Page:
Don’t be daunted by that diva demeanour – Friday’s very own chef Silvena Rowe is happy to answer all your kitchen queries
Q What is the best way to store prawns for a long time? When I freeze them, they tend to lose their taste. Am I doing something wrong?
A Fresh prawns taste better than frozen ones, but that doesn’t mean that they don’t freeze well.
If you have got fresh prawns you want to save for later, here’s what you need to do:
First wash the prawns in cold water and then arrange them on a tray in a single layer, ensuring they do not touch each other. Put the tray in the freezer and allow the prawns to freeze completely.
Once frozen, put the prawns into a resealable plastic bag, without allowing them to thaw at all.
If you don’t want to use all the prawns at the same time, divide them into portions and store them in separate bags. Then simply defrost the amount you wish to use when you need them.
Q I got a good deal on a large box of cranberries recently. Please suggest a recipe for cranberry relish or chutney that has a long shelf life so that I don’t waste them.
A Here’s a recipe for a great chutney. You can double up all the quantities if you want to make a bigger batch.
In a large pan, cook together 400g of cranberries with 200g of sugar. Bring to the boil over a medium heat, then reduce the heat and simmer gently for about 10 minutes, or until the sugar has dissolved and the cranberries are starting to burst.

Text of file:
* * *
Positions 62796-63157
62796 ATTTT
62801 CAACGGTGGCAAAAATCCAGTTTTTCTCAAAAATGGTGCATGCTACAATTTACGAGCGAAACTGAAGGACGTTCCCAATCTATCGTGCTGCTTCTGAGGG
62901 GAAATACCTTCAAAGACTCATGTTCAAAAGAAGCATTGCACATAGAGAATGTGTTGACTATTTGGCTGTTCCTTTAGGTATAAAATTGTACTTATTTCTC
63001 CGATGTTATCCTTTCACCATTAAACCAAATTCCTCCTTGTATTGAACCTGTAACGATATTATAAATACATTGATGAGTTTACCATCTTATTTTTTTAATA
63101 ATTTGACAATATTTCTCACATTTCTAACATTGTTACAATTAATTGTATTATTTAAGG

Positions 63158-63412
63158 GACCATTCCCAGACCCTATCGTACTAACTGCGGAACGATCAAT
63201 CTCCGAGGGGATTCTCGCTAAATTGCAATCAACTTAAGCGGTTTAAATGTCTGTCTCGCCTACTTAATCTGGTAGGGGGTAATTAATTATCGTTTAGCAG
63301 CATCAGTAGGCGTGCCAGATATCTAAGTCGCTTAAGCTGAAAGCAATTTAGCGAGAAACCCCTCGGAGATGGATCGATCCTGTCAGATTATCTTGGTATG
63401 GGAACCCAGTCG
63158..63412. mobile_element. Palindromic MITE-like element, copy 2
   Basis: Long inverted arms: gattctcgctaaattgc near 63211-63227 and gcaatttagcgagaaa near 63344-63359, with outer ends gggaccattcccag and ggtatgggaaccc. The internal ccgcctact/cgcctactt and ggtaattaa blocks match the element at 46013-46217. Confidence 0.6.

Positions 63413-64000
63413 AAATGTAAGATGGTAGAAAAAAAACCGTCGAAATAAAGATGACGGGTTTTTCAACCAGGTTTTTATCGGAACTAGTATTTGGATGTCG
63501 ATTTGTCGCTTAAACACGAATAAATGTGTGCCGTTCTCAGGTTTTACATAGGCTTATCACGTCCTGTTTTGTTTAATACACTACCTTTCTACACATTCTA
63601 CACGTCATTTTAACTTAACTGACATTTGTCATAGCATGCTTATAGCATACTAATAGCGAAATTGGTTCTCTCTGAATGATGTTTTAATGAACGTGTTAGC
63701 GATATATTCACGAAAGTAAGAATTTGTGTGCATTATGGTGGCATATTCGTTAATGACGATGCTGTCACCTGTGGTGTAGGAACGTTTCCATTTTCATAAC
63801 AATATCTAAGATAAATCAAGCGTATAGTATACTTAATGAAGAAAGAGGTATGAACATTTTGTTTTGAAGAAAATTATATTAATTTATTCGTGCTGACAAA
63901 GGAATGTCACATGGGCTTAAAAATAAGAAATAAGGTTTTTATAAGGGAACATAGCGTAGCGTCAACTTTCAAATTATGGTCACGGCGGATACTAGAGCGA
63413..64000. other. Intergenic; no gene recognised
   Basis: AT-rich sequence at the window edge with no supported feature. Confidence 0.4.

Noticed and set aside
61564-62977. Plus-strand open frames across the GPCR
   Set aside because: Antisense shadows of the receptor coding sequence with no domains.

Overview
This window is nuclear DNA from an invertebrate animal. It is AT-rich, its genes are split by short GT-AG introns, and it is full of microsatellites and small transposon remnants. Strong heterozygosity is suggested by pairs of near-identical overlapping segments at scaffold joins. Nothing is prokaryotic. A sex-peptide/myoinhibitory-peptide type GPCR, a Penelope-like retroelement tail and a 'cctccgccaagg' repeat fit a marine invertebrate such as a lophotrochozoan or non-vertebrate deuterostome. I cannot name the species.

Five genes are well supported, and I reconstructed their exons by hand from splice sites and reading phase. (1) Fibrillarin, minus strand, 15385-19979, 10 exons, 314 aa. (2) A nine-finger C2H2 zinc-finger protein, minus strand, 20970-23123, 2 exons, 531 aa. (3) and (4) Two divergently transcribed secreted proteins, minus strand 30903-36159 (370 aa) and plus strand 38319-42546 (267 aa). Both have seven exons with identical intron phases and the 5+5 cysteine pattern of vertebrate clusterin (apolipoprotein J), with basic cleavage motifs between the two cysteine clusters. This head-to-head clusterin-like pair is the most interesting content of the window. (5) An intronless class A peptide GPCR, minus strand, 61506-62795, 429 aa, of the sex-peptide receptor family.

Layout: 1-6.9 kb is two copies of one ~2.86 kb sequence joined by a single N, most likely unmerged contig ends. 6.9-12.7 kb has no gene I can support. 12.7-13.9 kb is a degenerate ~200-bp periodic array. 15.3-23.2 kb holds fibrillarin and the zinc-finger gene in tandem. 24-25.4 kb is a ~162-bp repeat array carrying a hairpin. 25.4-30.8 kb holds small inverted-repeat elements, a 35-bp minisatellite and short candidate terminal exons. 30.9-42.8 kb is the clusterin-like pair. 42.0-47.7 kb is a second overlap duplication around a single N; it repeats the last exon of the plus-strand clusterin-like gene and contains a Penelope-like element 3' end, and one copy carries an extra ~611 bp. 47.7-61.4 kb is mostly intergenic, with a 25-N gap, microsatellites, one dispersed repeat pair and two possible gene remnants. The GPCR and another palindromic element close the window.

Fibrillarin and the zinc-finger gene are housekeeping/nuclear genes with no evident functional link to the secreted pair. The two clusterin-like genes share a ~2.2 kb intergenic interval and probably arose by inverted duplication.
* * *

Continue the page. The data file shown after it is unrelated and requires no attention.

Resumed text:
Add 2 tbsp of red grape vinegar, 1/2 tsp of ground ginger and 1/2 tsp of allspice and mix. Simmer for another 30 minutes, or until the mixture reduces to about half its original quantity.
Pour the chutney into hot, sterilised jars. Let it cool to room temperature and then refrigerate.
Q I love oranges, but it feels like such a waste throwing away the peel. Is there any way I can preserve the peel for later use?
A Drying orange peel is an easy way to preserve it. Use oranges with a thick skin, as they preserve better. Peel the oranges so you get only the orange part of the skin and not the white bitter pith underneath.
Place the peel on a tray in a single layer and let it dry completely. You can either sun-dry the peel, which might take a couple of days, or place it in a preheated oven set at 80°C for 4 hours. Don’t open the oven during drying as it will spoil the peel.
Once the peel curls up and becomes hard, take it out of the oven and let it cool to room temperature. Grind it into a fine powder and store in a sterilised, dry container.
Use the powdered zest exactly as you would the fresh variety. This process works for any citrus fruit.